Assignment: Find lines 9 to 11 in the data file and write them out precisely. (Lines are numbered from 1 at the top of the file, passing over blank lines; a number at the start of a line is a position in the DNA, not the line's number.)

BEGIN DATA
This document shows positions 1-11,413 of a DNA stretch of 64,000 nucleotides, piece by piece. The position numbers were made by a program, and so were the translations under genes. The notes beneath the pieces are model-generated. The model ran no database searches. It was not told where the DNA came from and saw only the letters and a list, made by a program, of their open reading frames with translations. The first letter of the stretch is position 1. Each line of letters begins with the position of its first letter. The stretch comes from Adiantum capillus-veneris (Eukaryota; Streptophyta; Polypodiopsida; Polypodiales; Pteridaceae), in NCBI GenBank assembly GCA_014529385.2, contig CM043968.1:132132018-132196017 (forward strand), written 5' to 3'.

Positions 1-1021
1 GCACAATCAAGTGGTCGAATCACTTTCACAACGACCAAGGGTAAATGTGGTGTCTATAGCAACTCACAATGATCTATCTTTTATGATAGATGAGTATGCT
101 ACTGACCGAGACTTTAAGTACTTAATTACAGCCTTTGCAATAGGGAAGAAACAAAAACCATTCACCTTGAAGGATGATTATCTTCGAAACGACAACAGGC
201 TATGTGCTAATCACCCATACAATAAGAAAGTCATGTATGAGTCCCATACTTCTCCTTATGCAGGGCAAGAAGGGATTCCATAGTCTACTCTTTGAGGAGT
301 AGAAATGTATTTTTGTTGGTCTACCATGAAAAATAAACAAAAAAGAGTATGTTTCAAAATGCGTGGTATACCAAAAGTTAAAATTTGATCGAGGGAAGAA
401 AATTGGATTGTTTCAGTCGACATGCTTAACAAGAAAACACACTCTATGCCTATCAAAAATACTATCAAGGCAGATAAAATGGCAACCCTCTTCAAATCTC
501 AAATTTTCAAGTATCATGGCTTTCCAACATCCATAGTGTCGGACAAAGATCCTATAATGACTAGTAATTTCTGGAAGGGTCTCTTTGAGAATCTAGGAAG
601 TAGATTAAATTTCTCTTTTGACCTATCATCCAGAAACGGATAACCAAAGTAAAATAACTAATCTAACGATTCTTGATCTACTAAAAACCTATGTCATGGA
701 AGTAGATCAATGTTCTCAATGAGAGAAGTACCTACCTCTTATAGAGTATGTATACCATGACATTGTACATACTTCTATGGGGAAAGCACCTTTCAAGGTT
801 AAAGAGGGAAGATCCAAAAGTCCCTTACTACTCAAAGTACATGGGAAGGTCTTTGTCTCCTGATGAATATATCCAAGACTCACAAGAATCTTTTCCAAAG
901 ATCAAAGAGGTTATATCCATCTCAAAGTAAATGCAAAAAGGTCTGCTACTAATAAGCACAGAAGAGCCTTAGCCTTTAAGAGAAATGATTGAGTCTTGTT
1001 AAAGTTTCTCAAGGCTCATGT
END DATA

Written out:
601 TAGATTAAATTTCTCTTTTGACCTATCATCCAGAAACGGATAACCAAAGTAAAATAACTAATCTAACGATTCTTGATCTACTAAAAACCTATGTCATGGA
701 AGTAGATCAATGTTCTCAATGAGAGAAGTACCTACCTCTTATAGAGTATGTATACCATGACATTGTACATACTTCTATGGGGAAAGCACCTTTCAAGGTT
801 AAAGAGGGAAGATCCAAAAGTCCCTTACTACTCAAAGTACATGGGAAGGTCTTTGTCTCCTGATGAATATATCCAAGACTCACAAGAATCTTTTCCAAAG